Automotive industry needs to ‘stay one step ahead’ of criminal gangs, says TRACKER
The report on ‘Reducing Criminal Opportunity – vehicle security and vehicle crime’ reveals that organised thieves have adapted extremely well to modern security technology but calls for manufacturers and others to think carefully about a ‘third wave’ of vehicle security to ensure they stay ahead of the technological curve.
Andy Barrs, police liaison officer at TRACKER, explained: “Criminals have had to develop much more sophisticated techniques to overcome vehicle immobilisers and keyless entry systems. For example, whilst manufacturer immobiliser technology has helped to significantly reduce offences since the 1990s, the recent Home Office report highlights how organised criminal gangs now possess the know-how to overcome such systems.
“However, the report argues that whilst the technology to overcome vehicle immobilisers is available, it is not being used by offenders in great numbers, suggesting that ‘… once the knowledge of electronic compromise spreads from more seasoned offenders to more casual ones, thefts will start to rise.’ This means we could be sleep-walking towards a significant rise in vehicle theft, if the automotive industry doesn’t make an effort to stay one step ahead, which is why it comes as no surprise to us at TRACKER that vehicle theft offences in 2015 saw the first increase in two decades.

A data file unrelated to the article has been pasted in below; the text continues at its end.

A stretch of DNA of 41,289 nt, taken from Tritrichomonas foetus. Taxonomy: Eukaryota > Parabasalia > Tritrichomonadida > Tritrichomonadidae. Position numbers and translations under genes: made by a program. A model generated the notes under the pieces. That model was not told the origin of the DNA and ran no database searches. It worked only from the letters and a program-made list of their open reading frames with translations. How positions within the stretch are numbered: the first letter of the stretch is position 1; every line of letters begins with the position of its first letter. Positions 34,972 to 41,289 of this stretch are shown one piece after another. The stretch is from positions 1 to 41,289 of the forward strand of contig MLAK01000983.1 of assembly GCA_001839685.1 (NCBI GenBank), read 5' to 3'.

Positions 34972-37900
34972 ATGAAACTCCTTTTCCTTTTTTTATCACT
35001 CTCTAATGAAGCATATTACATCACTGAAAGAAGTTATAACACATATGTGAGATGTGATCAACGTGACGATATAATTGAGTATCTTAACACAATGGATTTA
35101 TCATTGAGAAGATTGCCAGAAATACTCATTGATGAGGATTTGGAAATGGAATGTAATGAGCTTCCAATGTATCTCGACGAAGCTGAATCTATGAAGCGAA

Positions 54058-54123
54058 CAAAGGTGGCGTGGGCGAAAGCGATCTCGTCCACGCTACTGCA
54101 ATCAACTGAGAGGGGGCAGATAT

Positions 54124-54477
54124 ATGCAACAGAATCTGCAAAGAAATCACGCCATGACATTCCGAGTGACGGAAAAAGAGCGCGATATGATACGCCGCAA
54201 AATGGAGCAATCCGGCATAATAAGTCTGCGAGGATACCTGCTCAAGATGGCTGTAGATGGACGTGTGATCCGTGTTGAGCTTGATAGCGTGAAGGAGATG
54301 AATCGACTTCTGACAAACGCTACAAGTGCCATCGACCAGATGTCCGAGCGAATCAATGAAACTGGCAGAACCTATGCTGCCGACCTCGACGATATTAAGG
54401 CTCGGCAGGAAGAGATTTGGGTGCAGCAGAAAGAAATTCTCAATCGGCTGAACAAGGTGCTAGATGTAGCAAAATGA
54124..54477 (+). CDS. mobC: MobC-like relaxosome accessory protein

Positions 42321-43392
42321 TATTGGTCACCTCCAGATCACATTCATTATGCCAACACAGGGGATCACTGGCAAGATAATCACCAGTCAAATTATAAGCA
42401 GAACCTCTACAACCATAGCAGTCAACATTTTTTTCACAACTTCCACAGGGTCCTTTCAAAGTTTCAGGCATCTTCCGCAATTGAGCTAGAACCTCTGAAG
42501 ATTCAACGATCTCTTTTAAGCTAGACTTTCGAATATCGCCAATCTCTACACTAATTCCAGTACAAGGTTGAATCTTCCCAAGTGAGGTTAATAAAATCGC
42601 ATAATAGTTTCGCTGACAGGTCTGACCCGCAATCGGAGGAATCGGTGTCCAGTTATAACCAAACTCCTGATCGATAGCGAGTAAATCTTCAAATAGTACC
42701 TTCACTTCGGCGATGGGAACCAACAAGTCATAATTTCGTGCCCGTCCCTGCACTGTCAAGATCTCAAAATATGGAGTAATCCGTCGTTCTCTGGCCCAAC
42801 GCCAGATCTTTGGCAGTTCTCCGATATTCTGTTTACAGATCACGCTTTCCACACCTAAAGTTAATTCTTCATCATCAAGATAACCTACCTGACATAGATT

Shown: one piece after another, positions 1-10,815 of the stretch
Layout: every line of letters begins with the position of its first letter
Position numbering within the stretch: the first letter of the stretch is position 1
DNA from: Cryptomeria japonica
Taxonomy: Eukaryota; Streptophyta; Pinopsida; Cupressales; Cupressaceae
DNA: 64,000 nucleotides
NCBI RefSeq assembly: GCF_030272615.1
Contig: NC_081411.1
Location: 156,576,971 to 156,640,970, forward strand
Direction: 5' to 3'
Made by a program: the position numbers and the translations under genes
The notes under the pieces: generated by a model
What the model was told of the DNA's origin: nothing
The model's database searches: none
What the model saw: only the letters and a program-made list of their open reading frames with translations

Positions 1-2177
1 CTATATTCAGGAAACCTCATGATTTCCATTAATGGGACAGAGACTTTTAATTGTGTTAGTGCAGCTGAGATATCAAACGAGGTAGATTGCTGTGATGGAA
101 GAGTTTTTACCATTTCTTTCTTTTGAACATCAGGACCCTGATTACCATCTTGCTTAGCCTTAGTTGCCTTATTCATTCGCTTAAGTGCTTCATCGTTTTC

“The Home Office report calls for a ‘third wave’ of vehicle security to combat a potential rise in theft. The days of the casual joy-rider are long gone. Today’s vehicle thieves are most likely to be highly organised criminals, capable of bypassing current security levels. This is why we believe that stolen vehicle tracking and recovery technology could be the next major solution to combat vehicle theft.
“Whilst independent industry research shows that tracking devices are highly effective in recovering stolen vehicles, sadly, they are currently only installed on a minority of vehicles. Car owners, manufacturers, dealers, insurers and the police need be advocating tracking technology as a means of thwarting today’s car thieves and protecting assets to reduce what the report describes as the ‘rump’ of vehicle theft offences.”